The Chapel of the Flagellation, Via Dolorosa

After designing two large basilicas Barluzzi’s next church was a small chapel, the Chapel of the Flagellation, which is the second Station of the Cross in the Via Dolorosa.

The Crusader Churches of the Flagellation and Condemnation were located here, but the site was only a mound of ruins, when it was granted to the Franciscans by Ibrahim Pasha in 1838. The Chapel of the Flagellation was hastily rebuilt the following year thanks to the generosity of Maximilian of Bavaria, and then rebuilt in 1928-9 by Barluzzi.

In 1901-3 excavations discovered the remains of the Chapel of Condemnation, a nearly square three-aisled medieval building in which four columns had supported the dome over the Roman pavement. This was rebuilt as the chapel of the Condemnation in 1903-4 by a Franciscan architect, Br. Wendelin of Menden, retaining the Roman pavement.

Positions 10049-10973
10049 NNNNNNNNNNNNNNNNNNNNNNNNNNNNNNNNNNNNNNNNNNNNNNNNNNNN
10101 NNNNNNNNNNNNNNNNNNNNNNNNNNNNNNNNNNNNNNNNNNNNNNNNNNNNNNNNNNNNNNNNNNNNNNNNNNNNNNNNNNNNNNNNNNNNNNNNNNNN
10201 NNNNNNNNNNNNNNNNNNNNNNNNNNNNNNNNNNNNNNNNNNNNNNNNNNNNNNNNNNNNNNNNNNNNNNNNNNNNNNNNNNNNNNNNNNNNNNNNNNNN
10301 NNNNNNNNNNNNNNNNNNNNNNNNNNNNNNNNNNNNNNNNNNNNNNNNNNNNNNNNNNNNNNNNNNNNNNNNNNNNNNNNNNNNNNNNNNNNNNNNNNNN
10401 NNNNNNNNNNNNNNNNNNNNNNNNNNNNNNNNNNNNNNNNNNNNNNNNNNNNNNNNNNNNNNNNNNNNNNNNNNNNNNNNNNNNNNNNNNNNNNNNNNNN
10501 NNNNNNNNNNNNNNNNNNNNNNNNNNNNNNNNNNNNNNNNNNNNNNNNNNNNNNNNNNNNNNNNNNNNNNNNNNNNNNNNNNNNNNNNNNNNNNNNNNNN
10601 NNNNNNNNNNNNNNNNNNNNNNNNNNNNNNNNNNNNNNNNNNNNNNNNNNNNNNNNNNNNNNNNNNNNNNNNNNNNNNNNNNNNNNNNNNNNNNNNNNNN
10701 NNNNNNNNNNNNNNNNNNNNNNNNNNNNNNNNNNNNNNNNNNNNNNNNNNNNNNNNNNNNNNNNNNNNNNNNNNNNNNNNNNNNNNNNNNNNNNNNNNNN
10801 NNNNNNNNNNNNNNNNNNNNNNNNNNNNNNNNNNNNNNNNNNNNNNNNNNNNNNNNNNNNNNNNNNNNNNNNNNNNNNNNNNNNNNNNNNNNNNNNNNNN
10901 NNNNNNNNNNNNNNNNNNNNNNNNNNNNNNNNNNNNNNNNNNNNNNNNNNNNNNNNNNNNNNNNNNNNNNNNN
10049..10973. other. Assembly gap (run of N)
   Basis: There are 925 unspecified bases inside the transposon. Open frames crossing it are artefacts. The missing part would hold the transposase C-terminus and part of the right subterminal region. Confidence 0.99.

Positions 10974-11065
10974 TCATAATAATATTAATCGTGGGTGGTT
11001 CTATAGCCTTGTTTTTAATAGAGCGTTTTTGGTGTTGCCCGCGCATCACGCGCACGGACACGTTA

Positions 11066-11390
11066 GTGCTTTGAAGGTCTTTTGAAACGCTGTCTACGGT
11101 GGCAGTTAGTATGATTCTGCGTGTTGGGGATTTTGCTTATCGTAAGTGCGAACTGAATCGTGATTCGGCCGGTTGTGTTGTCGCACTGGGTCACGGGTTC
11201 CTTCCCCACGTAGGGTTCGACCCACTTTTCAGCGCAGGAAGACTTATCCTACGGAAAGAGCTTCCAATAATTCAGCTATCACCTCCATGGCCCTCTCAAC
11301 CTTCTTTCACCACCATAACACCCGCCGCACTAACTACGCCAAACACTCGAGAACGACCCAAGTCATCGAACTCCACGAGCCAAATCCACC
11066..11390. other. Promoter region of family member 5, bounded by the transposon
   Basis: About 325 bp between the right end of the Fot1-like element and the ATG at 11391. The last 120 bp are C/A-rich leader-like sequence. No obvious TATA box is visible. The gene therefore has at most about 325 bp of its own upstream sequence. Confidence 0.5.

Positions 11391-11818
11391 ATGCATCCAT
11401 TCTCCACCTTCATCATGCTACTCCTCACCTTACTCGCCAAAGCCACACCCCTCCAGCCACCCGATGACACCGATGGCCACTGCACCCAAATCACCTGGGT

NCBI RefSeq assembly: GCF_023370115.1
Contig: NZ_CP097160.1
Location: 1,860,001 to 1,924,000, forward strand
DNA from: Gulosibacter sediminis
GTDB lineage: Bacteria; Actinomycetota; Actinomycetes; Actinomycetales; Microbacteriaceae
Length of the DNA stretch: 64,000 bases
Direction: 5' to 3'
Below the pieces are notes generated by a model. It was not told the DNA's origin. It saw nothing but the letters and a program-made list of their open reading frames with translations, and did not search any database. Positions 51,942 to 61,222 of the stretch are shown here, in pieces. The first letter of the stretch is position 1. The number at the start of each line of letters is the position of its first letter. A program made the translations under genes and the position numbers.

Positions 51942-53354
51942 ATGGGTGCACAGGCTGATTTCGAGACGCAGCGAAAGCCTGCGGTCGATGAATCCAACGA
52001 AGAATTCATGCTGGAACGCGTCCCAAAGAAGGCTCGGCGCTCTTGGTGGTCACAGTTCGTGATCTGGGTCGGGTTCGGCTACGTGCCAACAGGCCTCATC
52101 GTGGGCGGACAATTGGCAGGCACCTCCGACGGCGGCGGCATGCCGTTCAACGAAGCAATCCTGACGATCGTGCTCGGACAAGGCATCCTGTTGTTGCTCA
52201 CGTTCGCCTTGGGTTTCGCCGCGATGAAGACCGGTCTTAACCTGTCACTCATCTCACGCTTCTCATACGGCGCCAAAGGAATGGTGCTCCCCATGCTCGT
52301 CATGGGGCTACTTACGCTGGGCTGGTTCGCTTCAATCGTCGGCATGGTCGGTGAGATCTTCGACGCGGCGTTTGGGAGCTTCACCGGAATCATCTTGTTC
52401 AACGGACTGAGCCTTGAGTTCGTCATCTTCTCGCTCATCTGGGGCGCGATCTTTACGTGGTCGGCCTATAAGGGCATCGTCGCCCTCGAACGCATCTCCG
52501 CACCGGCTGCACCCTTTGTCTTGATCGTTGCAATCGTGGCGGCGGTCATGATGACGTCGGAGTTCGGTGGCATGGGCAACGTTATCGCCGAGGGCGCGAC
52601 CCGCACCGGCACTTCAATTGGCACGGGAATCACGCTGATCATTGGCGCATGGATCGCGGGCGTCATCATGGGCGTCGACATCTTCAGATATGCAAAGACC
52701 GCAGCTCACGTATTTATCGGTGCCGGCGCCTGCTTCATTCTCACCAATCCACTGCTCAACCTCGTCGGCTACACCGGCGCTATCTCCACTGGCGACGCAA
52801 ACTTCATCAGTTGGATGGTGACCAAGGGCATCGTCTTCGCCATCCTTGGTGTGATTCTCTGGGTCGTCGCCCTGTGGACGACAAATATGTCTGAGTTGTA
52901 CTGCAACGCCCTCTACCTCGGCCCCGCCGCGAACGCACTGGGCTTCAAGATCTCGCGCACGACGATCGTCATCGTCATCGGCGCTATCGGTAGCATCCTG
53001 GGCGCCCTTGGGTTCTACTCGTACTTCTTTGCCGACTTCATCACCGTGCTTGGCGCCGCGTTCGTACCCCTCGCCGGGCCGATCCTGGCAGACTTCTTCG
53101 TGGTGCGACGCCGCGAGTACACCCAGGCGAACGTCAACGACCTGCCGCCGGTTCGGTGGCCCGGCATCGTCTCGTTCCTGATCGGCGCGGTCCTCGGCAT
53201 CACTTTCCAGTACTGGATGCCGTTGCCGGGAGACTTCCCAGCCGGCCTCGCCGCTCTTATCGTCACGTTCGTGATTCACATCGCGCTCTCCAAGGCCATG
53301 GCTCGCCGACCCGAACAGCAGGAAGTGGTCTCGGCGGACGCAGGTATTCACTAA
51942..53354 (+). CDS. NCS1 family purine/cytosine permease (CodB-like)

Barluzzi was inspired by the site’s 12th century remains for the slightly pointed doorway of several orders, and the corbels under the shallow gable. The west front is similar to that of the Crusader church built overt the tomb of the Virgin Mary.

The Chapel of the Flagellation consists of a nave and domed sanctuary. The mosaic in the dome over the altar is decorated with a huge crown of thorns studded with bright stars of victory. The three magnificent stained glass windows in the choir are by L. Picchiarini after the design of D. Cambellotti. The central window depicts Jesus being scourged at the pillar, while the flanking windows show Pilate, washing his hands, and Barabbas.



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